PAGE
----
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Jaguar’s I-Pace and elec­tric race se­ries aims to leave ‘bor­ing’ for dust

The Daily Telegraph - Business - - Front Page - By Alan Tovey

JAGUAR Land Rover is aim­ing to shake off the “bor­ing” im­age of elec­tric cars by launch­ing a race se­ries us­ing its bat­tery-pow­ered I-Pace.

Ralf Speth, chief ex­ec­u­tive of the UK’s big­gest car com­pany, said that from 2020 all the mar­que’s new cars would of­fer an elec­tric op­tion.

In an ef­fort to pro­mote the tech­nol­ogy, he re­vealed plans for a sin­gle­make race se­ries us­ing the I-Pace, the com­pany’s first elec­tric car, which will sup­port the Formula E cham­pi­onship – the elec­tric equiv­a­lent of Formula 1.

“Fu­ture mobility will not be bor­ing,” said Mr Speth. “Tech­nol­ogy we are de­vel­op­ing on the track al­lows us to de­liver thrilling elec­tric ve­hi­cles to cus­tomers.”

The eTro­phy se­ries is ex­pected to run along­side the 2018 Formula E race se­ries, the chief ex­ec­u­tive said as he up­dated on JLR’s per­for­mance as the Frank­furt mo­tor show kicked off. In the year to date, JLR’s sales of cars were up 8pc on the same point in 2016, at 401,565 ve­hi­cles, with the F-Pace, the first SUV in Jaguar’s sta­ble, lead­ing the rise as sales of it dou­bled.

Mr Speth used an event last week to warn that the switch to the new power source had the po­ten­tial to cause geopo­lit­i­cal shifts as the mo­tor in­dus­try re­duces its de­pen­dence on oil.

He pre­dicted that self-driv­ing and elec­tric tech­nol­ogy would cause huge so­cial change, wip­ing out jobs and putting “the na­tional bud­get of oil-pro­duc­ing na­tions un­der con­sid­er­able threat, strain­ing so­cial bar­ri­ers”.

Elec­tri­fi­ca­tion of cars was the ma­jor theme of the Frank­furt show, Europe’s big­gest au­to­mo­tive in­dus­try event. Volk­swa­gen Group, the world’s largest car maker which was en­gulfed by the “diesel­gate” scan­dal, said it would in­vest €20bn (£18bn) by 2030 on elec­tric ve­hi­cles, with a fur­ther €50bn ear­marked to buy bat­ter­ies for them, and pledged all 300 cars in its range would come with an elec­tric op­tion by then.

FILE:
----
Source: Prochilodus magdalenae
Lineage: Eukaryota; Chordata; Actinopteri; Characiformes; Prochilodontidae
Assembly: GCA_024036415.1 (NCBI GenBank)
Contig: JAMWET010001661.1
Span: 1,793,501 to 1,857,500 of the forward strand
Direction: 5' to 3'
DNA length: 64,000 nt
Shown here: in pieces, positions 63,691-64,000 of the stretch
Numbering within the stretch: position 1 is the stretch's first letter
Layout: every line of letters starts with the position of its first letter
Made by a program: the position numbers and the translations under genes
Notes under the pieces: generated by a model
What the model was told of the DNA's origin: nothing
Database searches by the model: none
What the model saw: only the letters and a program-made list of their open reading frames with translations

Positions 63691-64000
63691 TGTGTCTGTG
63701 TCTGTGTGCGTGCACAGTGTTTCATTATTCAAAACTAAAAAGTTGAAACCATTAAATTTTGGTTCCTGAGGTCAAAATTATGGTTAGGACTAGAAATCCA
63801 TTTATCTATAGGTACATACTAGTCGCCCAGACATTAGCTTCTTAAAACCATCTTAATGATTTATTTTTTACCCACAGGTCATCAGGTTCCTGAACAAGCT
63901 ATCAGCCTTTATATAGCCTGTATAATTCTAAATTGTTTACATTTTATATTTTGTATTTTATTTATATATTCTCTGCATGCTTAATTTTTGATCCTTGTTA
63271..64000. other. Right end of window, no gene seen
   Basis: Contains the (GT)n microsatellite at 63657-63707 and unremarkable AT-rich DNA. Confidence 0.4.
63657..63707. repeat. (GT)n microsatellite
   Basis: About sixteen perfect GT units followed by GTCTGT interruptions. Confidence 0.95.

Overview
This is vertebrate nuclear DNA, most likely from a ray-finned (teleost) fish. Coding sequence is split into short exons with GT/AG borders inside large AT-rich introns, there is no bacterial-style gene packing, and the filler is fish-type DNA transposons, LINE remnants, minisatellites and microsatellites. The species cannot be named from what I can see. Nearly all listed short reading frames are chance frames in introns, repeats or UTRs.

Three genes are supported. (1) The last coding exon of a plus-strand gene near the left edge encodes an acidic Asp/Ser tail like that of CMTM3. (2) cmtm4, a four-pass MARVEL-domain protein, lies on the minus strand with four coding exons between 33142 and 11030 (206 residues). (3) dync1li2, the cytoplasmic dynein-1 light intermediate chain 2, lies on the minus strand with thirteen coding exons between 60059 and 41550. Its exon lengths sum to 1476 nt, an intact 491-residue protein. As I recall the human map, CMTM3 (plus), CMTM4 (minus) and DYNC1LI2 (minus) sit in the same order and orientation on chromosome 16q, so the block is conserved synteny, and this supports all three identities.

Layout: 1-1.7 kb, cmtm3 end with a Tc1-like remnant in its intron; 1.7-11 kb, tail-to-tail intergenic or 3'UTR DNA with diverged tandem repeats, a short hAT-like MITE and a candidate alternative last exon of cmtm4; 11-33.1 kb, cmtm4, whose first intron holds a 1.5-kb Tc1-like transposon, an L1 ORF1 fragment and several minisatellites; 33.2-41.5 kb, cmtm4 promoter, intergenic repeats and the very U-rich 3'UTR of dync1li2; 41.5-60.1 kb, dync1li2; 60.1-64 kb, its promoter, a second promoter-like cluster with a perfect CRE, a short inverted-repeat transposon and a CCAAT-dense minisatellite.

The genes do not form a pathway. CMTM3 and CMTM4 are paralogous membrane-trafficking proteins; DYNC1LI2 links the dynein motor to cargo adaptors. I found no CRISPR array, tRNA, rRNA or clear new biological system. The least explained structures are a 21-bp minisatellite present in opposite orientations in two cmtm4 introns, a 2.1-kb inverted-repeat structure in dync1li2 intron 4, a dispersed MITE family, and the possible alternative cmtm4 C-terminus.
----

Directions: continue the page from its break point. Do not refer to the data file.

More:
Har­ald Krüger, the BMW boss, re­vealed the com­pany’s iVi­sion Dy­nam­ics coupe – which it hopes will com­pete against Tesla – adding that he is con­vinced elec­tric cars “are the fu­ture of sus­tain­able mobility; it is not just hype but the long-term trend”. He also warned of the risks of a fail­ure to achieve a Brexit deal. “We clearly need free trade – and BMW is an am­bas­sador of free trade – be­tween Euro­pean coun­tries to be com­pet­i­tive,” he said.

Di­eter Zetsche, boss of Mercedes owner Daim­ler, said he “re­gret­ted” that mo­torists had “lost trust” in diesel, ar­gu­ing it was an im­por­tant part of a greener world.

The com­pany has in­vested €3bn in fu­ture diesel tech­nol­ogy which it says has emis­sion lev­els low enough to si­lence its crit­ics.

Away from the en­vi­ron­men­tal de­bate, Mercedes also dis­played its 1,000 horse­power AMG Pro­ject One hy­per­car, pow­ered by a turbo-charged con­ven­tional en­gine and four elec­tric mo­tors, ca­pa­ble of driv­ing it to al­most 220mph.

The com­pany now plans to pro­duce 275 of these £3.25m hy­per­cars.

The show did not bring any fur­ther clarity on what Peu­geot plans for the Vaux­hall and Opel mar­ques, af­ter the French car maker pur­chased them from GM in Novem­ber for €2.2bn.

Jaguar un­veiled its elec­tric I-Pace con­cept car at the 2017 Frank­furt mo­tor show. Ralf Speth, the com­pany’s chief ex­ec­u­tive, said that from 2020 all of its new mod­els would of­fer an elec­tric op­tion

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